Usually yes, but it does depend on the health insurer. Southern Cross will only cover some procedures if they are performed by one of their affiliated providers. However other insurers usually allow you to choose (and often your GP or Specialist will have a particular recommendation for you).
The "excess" is the portion of the medical bill that you pay (e.g. if your claim is $5,000 and your excess is $250, you'd pay $250 and the insurer pays the rest).
Health insurers apply the excess in slightly different ways. For more, please view the comparison table.
Yes, you can. The maximum "entry age" for children varies by insurer (Accuro is 25, OnePath is 18, Southern Cross is 20, Sovereign is 20, and nib is 20).
It's best to ask the insurer for "prior-approval", which means that the insurer will pay the health provider directly. This keeps things simple, and means you don't need pay anything more than your excess.
Usually, health insurers don't cover pre-existing conditions. When you apply for your health insurance policy you will be asked to provide information on your medical history. The insurer will then make an assessment on whether they are able to cover any existing medical conditions - and if not, the insurer will notify you in writing before your policy starts.
It's very important to keep your current plan going until the new one has been set up. If you have pre-existing conditions which were covered under your old policy these conditions may not be covered under the new policy. So it's vital to keep your current cover going until you're totally happy with what the new insurer will offer.
With most insurers there is no stand-down, however Southern Cross will not pay a claim for the first 3 months of the policy, and Sovereign and nib have a stand-down period of 12 months for the extraction of wisdom teeth. Some insurers also have a stand-down period on their optional "GP Benefit" and "Dental & Optical" Benefit.
In an emergency you'd be taken straight to a public hospital - your health insurance doesn't cover these costs (as this is provided for free). However following emergency treatment and stabilization, there might be follow up treatment needed - which is where waiting lists start and health insurance is needed.
An exclusion is something not covered by the policy. Some exclusions are built into the policy - for example health insurance does not cover cosmetic surgery. Also, usually pre-existing health issues are "excluded" from the policy. This means that the insurer won't pay for investigations or treatment relating to that issue.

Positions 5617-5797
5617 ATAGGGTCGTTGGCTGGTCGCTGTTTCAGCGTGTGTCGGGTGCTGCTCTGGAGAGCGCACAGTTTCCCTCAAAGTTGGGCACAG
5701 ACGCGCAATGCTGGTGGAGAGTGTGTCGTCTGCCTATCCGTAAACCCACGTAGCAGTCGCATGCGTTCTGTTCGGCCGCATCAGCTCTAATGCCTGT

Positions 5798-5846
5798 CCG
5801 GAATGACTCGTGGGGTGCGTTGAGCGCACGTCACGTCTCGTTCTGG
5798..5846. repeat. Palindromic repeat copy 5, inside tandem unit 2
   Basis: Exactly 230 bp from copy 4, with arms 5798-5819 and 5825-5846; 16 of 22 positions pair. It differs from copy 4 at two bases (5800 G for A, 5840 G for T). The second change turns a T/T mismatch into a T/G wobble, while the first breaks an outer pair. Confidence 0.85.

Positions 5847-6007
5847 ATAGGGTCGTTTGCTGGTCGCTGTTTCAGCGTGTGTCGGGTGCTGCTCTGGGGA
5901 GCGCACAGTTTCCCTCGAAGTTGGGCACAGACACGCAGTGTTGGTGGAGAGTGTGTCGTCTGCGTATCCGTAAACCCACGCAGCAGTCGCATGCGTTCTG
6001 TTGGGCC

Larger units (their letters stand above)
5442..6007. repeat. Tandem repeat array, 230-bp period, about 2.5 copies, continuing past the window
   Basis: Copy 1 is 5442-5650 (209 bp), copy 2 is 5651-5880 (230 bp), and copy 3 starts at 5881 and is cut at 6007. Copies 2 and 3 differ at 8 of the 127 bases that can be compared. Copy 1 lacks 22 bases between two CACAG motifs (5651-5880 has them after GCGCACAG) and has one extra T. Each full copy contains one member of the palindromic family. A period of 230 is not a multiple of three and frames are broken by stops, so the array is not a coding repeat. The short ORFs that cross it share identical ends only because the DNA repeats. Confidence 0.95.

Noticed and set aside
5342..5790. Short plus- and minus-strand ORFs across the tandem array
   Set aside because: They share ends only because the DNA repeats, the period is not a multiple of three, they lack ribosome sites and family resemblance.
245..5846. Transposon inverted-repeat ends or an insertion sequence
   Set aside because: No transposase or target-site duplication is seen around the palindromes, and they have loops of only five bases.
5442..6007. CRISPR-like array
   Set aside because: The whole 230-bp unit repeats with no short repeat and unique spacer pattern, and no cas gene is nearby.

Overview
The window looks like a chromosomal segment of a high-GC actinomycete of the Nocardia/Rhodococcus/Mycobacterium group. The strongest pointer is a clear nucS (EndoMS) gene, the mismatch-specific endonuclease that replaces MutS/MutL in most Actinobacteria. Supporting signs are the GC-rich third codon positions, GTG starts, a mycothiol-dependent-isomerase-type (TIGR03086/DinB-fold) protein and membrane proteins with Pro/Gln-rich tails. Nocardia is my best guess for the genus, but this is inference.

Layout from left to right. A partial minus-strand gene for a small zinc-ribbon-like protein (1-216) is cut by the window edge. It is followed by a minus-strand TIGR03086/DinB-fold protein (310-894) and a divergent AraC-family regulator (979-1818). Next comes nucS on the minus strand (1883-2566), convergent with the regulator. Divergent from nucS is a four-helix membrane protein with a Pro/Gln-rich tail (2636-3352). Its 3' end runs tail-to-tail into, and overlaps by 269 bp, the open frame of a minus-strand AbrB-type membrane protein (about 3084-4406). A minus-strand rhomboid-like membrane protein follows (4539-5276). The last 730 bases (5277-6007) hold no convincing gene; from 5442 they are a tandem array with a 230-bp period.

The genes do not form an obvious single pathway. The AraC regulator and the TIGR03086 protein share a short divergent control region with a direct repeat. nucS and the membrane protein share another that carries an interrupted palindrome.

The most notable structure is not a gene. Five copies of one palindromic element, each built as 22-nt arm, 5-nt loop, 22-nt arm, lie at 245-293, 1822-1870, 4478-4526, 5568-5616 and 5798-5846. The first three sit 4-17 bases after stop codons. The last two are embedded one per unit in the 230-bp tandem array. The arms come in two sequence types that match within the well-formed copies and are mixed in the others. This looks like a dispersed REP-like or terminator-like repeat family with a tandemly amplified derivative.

Health insurance premiums are affected by age and also by changes in the cost of health care (as new and more advanced treatments become available, health costs usually increase). The increase varies, however we recommend that you're prepared for an annual increase of up to 10-15%.
Yes, all of the insurers we use offer lower premiums to non-smokers. To an insurer a person is usually classed as "non-smoker" once they have been totally smoke-free for 12 months.
No, health insurers don't offer a premium refund if no claims are made.
ACC will only provide cover if medical costs are as a result of an accident (they don't cover sickness for example). Also in some cases ACC will only partly pay for a procedure. In this case you could usually make a claim to your insurer to "top up" the difference.
Usually not. You can add GP over with Accuro, Southern Cross, and nib, however we usually recommend that you stick with Hospital Cover (and additional Specialists and Tests if you'd like extra cover).
All plans cover oral surgery (like the removal of impacted wisdom teeth), however day-to-day dental costs (like a filling) are not covered. You can add extra dental cover with Accuro, Southern Cross, and nib, however like the GP cover mentioned above, this is not an add-on that LifeDirect usually recommends.
Some plans offer limited cover for pregnancy complications, however usually costs related to pregnancy are not covered by health insurance. Fertility treatment is not covered.
These costs are covered before and after hospital treatment (usually 6 months before and after hospitalization - though this does vary depending on the insurer). However, if hospital treatment is not needed, these are not usually covered unless you choose to have the Specialists and Tests add-on.
Policies usually only cover treatment in NZ (though OnePath and Partners do offer good cover in both NZ and Australia). If you permanently emigrate (and will never return to NZ) you would usually cancel the health insurance, but if there is any chance of returning it's usually best to keep your insurance - if a significant health issue emerges while overseas you can return to NZ for treatment.
OnePath and Partners offer some cover in Australia, however health insurance is not designed to cover costs that are incurred overseas (you'd need travel insurance for this). However if a health issue emerges while you're overseas, you are covered for treatment for this when you return to NZ.